I tried "what does he make", since the same verb was also used in "mom makes juice". I got it wrong, though. Is that something I should report or is there a different verb I should use for "what does he make"?
According to my dictionary, "делать" is used both for "do" and "make".
EDIT: The second time around I tried "what does he do" (I like to live dangerously, it seems... ^^) and that was accepted. So my next question is: can "делать" also be used for asking what someone's job is?
I think it means both do and make, so you should probably report it. I can't find different way to ask "what does he make" when you see somebody with colourful paper, glue, scissors etc. ;)
When asking about job, I'd rather use Кто он по профессии (what is his profession) or Чем он занимается (what does he do). But I'm not sure what about делать, maybe it is also used?
I hope a Russian native speaker will help us :)
I don't know what you mean by strange, but the stress is on different syllables. "Barks," ла́ет, and "does," де́лает. When the emphasis falls on a syllable with the vowel А, it's pronounced /a/ as in "father." When the emphasis falls on a syllable other than the syllable with the vowel А, then vowel reduction occurs in Russian, sounding more like /ɐ/ or /ʌ/ or maybe /ə/, similar to the word "lump" /lʌmp/
No, probably not. Э tends not to be a reduced vowel. The А in делает is reduced from a normal А, but not raised to an Э. It's more of a schwa /ə/ or it leans a bit more towards /a/ so /ɐ/ is a little more pronounced than schwa. For example, the first A in "aɡain" /ɐ-'ɡɛn/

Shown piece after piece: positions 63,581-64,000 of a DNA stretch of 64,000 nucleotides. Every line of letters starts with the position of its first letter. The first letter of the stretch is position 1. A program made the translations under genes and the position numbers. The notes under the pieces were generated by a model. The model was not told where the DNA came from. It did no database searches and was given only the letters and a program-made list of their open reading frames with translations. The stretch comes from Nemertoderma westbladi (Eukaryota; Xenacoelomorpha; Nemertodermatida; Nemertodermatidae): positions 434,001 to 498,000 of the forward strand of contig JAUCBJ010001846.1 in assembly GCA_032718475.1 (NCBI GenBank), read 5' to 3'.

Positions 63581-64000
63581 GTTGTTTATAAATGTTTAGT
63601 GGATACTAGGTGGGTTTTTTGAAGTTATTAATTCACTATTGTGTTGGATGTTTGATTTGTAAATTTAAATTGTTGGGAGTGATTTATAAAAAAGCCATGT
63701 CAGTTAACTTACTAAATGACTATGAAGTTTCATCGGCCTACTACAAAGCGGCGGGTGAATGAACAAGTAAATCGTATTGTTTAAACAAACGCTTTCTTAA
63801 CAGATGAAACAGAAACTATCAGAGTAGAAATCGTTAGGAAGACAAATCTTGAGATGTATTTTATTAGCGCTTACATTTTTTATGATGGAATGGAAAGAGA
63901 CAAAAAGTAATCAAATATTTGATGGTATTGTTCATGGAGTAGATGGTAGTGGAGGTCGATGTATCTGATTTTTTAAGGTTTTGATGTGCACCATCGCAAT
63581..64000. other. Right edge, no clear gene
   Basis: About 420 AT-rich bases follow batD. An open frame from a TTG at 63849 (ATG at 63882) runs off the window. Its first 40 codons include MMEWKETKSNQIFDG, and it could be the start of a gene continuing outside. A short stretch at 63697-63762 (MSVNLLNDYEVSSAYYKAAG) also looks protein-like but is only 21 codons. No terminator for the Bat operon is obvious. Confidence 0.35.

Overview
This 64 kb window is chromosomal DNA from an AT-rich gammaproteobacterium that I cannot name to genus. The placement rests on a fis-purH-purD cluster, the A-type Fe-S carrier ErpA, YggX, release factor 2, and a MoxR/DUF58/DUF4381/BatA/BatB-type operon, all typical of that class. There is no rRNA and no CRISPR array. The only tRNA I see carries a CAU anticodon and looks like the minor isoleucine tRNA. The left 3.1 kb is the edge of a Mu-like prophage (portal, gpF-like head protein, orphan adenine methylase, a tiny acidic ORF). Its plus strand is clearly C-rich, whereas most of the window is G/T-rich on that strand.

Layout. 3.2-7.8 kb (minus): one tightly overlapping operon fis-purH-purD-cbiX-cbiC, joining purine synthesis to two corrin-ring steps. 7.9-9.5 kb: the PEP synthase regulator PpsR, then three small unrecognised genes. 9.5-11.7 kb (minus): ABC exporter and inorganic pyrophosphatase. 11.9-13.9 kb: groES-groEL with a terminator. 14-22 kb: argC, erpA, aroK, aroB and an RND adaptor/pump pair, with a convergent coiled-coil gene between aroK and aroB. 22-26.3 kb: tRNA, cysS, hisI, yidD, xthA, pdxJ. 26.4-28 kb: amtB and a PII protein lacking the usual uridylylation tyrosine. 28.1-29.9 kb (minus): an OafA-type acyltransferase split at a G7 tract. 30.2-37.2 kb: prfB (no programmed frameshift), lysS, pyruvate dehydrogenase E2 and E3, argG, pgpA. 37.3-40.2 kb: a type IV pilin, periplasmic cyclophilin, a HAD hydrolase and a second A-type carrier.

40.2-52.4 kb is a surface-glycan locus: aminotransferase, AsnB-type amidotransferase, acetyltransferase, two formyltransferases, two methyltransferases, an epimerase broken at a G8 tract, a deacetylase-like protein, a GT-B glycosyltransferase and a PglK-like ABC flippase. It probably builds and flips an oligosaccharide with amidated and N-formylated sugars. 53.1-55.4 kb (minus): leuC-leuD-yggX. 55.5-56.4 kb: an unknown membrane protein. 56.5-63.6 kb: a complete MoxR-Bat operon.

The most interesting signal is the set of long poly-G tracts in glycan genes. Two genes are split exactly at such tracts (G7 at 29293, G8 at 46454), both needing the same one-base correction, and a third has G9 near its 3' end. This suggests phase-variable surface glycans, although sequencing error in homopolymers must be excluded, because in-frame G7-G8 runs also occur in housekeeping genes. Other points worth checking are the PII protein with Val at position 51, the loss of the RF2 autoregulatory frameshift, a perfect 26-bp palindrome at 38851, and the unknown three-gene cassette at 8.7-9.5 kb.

There is "l" (but the voice here is quite strange, if I didn't know I'd have problems to hear it), maybe this will help you: http://pl.forvo.com/word/%D0%B4%D0%B5%D0%BB%D0%B0%D0%B5%D1%82/#ru
Btw. this "l" is not the same "l" as in, for example, "lake". Hmm... try to say: "wake", "lake", and then both of them (your tongue works as if you were saying "lake", maybe a little back - don't touch the teeth but the gums behind them - and lips try to say "wake" but very briefly, the main consonant is "l", not "w"... - I hope you will "feel" the difference (don't worry if you can't pronounce this sound perfectly, you'll be understood anyway :)) and your ears and brain will know better what to look for in Russian speech :)). You can read more about this consonant here: https://en.wikipedia.org/wiki/Dental,_alveolar_and_postalveolar_lateral_approximants#Velarized_alveolar_lateral_approximant :)